- In recent times, terror attack after terror attack has taken place in Europe. Despite this fact, Brussels wants to force Hungary to allow illegal immigrants into the country. What do you think Hungary should do? (a) For the sake of the safety of Hungarians these people should be placed under supervision (felügyelet) while the authorities decide their fate. (b) Allow the illegal immigrants to move freely in Hungary.
- By now it has become clear that, in addition to the smugglers, certain international organizations encourage the illegal immigrants to commit illegal acts. What do you think Hungary should do? (a) Activities assisting illegal immigration such as human trafficking and the popularization of illegal immigration must be punished. (b) Let us accept that there are international organizations which, without any consequences, urge the circumvention of Hungarian laws.
- More and more foreign-supported organizations operate in Hungary with the aim of interfering in the internal affairs of our country in an opaque manner. These organizations could jeopardize our independence. What do you think Hungary should do? (a) Require them to register, revealing the objectives of their activities and the sources of their finances. (b) Allow them to continue their risky activities without any supervision.
- In the last few years we have been successful at job creation because we followed our own strategies. But Brussels is attacking our job-creating measures. What do you think Hungary should do? (a) We, Hungarians, must continue to make decisions on the future of the Hungarian economy. (b) Brussels should decide what to do in the economic sphere.
- Hungary is committed to tax cuts. Brussels is attacking Hungary because of it. What do you think Hungary should do? (a) We should insist that we, Hungarians, decide on tax cuts. (b) We should accept that Brussels dictates the level of taxes.
I consider the two questions that deal with “foreign agents” especially dangerous as far as the political future of Hungary is concerned. In the present situation, these so-called foreign agents–the Hungarian Civil Liberties Union, Transparency International, the Hungarian Helsinki Commission, and Amnesty International–are practically the only organizations that can successfully combat the growing autocratic rule of the present political system because the checks and balances that were present earlier have by now been removed.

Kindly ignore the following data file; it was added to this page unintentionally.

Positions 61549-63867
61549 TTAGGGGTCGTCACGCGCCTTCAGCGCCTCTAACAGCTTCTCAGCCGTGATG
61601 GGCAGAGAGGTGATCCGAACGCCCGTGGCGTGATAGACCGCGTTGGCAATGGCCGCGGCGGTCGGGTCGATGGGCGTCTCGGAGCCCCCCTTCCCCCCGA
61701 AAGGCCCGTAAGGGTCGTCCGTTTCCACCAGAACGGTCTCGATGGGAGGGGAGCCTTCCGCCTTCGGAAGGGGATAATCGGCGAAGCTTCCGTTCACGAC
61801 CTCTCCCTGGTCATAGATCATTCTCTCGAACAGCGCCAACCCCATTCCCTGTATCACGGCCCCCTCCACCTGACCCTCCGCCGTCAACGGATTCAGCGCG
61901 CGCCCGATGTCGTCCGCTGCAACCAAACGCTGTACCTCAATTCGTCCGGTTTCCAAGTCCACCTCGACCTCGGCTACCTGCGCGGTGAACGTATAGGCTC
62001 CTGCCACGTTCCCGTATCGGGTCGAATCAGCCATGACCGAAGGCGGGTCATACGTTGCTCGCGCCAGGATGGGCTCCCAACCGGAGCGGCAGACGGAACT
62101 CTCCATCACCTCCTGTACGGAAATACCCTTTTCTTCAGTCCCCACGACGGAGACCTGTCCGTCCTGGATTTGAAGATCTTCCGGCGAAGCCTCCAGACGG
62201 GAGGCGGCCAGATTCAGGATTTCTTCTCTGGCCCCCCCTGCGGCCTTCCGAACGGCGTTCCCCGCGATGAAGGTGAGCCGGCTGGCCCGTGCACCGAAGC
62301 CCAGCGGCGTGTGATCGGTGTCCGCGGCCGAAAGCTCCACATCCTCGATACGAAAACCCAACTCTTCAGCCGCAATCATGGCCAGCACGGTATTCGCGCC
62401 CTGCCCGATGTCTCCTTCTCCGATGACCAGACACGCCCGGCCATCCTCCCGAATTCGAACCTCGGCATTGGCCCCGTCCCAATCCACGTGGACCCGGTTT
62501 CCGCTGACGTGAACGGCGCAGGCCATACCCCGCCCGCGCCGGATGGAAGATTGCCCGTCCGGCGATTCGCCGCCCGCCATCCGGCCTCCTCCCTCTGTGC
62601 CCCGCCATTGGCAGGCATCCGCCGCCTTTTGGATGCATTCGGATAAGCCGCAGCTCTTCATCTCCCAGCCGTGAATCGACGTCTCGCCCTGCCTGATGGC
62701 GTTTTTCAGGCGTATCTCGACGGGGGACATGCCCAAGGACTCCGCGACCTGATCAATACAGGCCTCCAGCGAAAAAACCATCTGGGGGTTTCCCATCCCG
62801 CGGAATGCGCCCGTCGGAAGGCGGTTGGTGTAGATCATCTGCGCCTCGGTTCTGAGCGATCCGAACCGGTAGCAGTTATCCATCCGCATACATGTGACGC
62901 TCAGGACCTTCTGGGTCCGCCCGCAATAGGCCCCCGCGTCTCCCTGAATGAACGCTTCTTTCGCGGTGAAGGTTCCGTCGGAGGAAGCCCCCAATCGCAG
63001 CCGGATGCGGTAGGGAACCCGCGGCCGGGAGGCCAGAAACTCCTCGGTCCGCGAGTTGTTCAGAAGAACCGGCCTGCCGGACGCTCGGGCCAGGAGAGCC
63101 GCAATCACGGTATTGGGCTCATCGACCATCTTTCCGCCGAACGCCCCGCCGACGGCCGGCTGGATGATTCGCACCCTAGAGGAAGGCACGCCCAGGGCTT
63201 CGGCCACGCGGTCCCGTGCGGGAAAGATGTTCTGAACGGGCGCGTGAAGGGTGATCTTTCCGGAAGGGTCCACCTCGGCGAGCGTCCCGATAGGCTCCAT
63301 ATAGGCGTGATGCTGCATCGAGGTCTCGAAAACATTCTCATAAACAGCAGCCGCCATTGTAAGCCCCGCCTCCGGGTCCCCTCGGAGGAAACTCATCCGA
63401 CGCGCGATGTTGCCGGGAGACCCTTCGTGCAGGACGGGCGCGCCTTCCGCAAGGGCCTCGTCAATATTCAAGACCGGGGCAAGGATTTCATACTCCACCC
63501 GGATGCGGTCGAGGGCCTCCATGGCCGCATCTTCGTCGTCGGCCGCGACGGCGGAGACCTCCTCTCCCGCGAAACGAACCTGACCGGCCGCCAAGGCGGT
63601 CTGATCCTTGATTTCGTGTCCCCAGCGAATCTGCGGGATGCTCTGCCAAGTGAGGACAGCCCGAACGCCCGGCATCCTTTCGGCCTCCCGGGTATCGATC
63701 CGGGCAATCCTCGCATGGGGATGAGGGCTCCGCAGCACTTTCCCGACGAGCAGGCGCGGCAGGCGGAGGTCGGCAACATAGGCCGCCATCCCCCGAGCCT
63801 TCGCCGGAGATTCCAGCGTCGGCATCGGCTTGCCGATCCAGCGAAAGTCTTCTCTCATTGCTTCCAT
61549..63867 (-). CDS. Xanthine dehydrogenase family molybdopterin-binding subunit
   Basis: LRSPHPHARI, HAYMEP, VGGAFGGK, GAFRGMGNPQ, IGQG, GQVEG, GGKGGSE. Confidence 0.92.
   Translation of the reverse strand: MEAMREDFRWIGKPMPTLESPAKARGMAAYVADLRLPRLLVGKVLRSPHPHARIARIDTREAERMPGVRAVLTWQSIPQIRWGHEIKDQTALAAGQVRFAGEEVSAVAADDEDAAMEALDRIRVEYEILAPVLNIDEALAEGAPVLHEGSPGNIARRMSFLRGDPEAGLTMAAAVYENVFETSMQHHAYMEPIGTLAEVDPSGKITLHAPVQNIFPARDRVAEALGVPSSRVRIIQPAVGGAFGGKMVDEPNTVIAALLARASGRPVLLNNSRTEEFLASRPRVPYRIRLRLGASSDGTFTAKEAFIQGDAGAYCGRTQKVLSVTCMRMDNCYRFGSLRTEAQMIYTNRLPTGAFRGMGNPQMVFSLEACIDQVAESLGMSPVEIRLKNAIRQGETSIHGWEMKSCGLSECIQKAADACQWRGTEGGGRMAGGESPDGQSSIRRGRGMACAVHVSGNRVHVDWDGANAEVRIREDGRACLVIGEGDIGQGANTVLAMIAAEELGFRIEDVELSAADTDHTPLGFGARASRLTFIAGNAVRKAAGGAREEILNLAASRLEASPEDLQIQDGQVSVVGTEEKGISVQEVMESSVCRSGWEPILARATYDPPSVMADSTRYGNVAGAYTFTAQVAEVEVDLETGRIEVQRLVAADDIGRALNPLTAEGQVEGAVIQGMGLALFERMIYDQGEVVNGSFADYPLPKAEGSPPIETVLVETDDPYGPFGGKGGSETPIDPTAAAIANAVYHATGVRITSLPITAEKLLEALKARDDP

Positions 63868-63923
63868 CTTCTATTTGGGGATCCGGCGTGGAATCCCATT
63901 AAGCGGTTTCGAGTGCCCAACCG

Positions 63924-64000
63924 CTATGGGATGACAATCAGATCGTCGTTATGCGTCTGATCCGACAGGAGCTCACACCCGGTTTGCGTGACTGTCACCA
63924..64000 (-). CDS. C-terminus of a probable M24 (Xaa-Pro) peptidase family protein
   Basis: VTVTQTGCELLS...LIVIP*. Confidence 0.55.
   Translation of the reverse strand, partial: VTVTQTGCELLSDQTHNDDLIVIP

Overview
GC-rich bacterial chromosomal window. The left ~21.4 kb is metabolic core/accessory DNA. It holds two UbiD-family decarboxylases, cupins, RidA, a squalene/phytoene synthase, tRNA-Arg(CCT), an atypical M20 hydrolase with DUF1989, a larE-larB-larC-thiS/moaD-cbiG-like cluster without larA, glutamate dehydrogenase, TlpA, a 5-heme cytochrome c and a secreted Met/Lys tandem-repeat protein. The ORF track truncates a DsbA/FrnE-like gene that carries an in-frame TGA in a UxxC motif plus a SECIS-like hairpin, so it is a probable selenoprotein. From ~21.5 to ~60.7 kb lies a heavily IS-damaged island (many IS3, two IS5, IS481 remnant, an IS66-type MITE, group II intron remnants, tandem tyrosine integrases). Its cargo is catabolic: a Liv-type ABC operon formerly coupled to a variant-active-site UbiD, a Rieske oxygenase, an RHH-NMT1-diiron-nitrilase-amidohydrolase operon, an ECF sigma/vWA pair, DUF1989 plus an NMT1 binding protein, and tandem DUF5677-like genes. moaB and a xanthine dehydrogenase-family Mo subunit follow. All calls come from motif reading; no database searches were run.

As for the others, I’m not quite sure what to do with the question about the Orbán government’s handling of the economy. I am unaware of any EU attempt to instruct Budapest to change its economic strategy. The question on lowering taxes is highly misleading. The ignorant public may think that the EU wants to prohibit lowering the personal income tax rate. Actually, what the EU is unhappy about is the Hungarian government’s plans to lower corporate taxes to such an extent that Hungary would become a tax haven within the European Union and thus create unfair competition. The question on utility prices is also misleading. In Hungary, it is the government that sets the utility prices, which currently are higher than they should be due to lower energy prices in general. Brussels’ real concern is not the price of utilities, but the fact that there are different rates for businesses and for individuals. Finally, I have no idea why Viktor Orbán thinks he still has to frighten people with illegal migrants when there are no more than about 300 such individuals in the whole country. Perhaps to keep the hatred alive in case people get too soft when they no longer see pictures of refugees clamoring to get into, or out of, Hungary.
In any case, all this matters not. The questions are moronic, and the answers are totally skewed in favor of the Hungarian government. I know that in Hungary the consensus is that the intellectual level of ordinary citizens is so low that they accept practically anything this government puts in front of them. I personally can’t believe that the overwhelming majority of Hungarians wouldn’t figure out within minutes that this is a scam. They may not grasp the real meaning of the questions, but that there is something very wrong with the answers they can chose from has to penetrate even the thickest of skulls.